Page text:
Also called: Torus Fracture
What Is a Buckle Fracture?
A buckle fracture is a type of broken bone. Force put on one end of a bone can make the side of the bone bulge out, or buckle, without breaking the bone all the way through.
Who Gets Buckle Fractures?
This type of fracture usually happens in children younger than 10–12 years old. That's because their bones are softer and more flexible than adult bones. So the injury makes the bone bend and buckle, rather than break.
How Do Buckle Fractures Happen?
A buckle fracture usually happens when the bone is compressed (pressed together with force). This can happen, for example, when a child falls onto an outstretched hand to break a fall.
What Are the Signs & Symptoms of a Buckle Fracture?
Someone with a buckle fracture might have:
- pain over the broken bone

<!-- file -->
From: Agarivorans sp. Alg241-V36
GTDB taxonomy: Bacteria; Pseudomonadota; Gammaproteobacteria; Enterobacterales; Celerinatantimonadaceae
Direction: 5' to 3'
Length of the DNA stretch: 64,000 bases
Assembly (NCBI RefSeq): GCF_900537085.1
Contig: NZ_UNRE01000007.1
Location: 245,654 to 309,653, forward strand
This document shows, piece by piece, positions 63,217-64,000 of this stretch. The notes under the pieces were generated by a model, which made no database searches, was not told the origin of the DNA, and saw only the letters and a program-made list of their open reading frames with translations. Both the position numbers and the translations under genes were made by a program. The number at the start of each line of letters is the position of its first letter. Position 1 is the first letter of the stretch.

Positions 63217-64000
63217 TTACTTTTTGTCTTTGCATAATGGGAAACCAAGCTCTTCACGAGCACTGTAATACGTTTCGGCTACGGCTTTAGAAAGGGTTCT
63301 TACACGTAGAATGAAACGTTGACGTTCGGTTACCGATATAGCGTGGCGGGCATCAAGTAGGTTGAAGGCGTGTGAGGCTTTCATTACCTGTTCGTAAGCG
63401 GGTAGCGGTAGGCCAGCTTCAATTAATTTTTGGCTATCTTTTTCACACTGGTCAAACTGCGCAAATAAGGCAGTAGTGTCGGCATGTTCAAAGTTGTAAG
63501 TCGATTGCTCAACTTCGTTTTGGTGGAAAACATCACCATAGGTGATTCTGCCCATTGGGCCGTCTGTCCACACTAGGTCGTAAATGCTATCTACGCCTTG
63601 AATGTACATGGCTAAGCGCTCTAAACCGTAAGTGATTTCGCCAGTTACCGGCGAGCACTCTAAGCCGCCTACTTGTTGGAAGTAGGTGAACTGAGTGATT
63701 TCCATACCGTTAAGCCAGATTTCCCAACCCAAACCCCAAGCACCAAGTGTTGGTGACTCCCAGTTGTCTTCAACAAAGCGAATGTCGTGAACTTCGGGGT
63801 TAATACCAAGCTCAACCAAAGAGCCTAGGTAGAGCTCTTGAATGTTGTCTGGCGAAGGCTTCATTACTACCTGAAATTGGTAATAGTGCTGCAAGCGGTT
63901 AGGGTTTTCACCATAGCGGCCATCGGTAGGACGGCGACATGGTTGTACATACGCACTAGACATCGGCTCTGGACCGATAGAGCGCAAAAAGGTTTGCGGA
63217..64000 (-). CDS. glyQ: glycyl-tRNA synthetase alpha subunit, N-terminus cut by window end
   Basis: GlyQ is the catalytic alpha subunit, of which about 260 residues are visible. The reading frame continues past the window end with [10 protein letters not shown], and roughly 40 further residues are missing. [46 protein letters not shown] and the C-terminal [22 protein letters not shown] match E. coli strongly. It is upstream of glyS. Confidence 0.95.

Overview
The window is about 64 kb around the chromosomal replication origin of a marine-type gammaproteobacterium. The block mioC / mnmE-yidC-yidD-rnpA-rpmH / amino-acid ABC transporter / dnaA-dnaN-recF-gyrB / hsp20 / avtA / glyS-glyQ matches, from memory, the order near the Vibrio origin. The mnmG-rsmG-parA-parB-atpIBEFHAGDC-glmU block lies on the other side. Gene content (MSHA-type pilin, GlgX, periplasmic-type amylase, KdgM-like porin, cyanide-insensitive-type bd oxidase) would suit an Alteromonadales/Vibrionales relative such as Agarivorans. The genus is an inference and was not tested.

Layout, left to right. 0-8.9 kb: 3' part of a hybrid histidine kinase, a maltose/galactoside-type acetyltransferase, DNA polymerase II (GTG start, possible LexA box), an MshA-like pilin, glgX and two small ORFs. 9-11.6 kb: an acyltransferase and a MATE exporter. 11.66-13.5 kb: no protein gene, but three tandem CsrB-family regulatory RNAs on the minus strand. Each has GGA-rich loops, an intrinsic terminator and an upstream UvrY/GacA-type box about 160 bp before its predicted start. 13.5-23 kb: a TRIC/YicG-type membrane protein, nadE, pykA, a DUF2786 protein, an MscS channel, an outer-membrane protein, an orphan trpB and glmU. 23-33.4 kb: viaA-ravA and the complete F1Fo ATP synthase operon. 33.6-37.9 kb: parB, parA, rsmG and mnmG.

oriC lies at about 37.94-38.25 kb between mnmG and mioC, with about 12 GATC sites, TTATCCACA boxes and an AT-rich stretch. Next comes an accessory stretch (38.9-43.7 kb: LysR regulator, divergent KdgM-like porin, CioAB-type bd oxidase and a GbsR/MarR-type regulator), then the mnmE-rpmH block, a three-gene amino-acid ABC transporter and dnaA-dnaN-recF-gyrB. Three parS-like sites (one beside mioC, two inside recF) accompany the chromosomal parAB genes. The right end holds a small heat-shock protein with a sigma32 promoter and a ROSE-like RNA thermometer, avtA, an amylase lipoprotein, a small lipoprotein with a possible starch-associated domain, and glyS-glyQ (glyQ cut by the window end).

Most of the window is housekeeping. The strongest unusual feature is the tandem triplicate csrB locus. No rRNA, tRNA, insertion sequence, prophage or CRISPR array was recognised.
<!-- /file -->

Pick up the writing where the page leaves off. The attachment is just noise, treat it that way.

- swelling and bruising
They also might not want to use the injured extremity.
Because buckle fractures don’t break through the entire bone, symptoms usually are mild.
How Is a Buckle Fracture Diagnosed?
Health care providers order X-rays if they think a bone is broken. A buckle fracture will look like a bulge on the side of the bone on the X-rays.
How Are Buckle Fractures Treated?
Health care providers treat most buckle fractures with a splint.
- Greenstick Fractures
- Comminuted Fractures
- Broken Bones
- Stress Fractures
- First Aid: Broken Bones
- How Broken Bones Heal